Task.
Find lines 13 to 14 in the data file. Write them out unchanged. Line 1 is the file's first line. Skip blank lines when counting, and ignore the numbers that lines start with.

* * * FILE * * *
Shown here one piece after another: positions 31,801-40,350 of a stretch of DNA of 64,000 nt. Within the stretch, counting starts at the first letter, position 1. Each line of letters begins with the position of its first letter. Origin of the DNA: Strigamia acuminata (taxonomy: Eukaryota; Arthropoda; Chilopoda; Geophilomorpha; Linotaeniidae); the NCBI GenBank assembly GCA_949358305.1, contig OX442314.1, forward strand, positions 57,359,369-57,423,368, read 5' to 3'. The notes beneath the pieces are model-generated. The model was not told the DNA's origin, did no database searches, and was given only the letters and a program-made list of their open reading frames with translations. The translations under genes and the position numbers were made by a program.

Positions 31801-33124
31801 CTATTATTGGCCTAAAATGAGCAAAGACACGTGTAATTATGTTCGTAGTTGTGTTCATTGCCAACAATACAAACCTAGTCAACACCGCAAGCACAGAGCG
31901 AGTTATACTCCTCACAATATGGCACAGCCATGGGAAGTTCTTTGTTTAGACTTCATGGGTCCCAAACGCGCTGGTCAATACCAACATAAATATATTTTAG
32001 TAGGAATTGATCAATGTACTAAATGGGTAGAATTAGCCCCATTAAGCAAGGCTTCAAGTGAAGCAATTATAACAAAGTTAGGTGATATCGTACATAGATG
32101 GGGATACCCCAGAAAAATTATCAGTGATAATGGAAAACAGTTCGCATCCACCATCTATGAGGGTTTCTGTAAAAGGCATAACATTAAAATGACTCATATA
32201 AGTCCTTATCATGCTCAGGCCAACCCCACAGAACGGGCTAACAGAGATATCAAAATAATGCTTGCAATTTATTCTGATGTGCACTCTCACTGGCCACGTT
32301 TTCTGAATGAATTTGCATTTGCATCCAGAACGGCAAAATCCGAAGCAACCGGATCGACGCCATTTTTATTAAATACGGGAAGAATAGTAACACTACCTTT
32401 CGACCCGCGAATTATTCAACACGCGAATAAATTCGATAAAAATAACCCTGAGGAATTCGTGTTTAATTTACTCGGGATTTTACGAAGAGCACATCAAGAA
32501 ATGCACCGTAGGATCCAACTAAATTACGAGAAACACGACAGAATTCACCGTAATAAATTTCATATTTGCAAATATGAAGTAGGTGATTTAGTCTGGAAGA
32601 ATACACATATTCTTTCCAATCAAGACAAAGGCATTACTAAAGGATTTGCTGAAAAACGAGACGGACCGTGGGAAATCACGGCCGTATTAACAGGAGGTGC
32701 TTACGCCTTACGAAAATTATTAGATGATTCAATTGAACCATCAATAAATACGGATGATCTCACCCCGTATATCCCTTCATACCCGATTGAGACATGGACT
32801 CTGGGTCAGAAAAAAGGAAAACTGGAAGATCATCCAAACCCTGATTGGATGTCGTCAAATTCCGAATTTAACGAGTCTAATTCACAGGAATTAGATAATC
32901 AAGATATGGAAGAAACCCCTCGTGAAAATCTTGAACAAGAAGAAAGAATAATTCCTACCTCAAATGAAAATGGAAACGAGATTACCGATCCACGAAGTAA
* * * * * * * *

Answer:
32801 CTGGGTCAGAAAAAAGGAAAACTGGAAGATCATCCAAACCCTGATTGGATGTCGTCAAATTCCGAATTTAACGAGTCTAATTCACAGGAATTAGATAATC
32901 AAGATATGGAAGAAACCCCTCGTGAAAATCTTGAACAAGAAGAAAGAATAATTCCTACCTCAAATGAAAATGGAAACGAGATTACCGATCCACGAAGTAA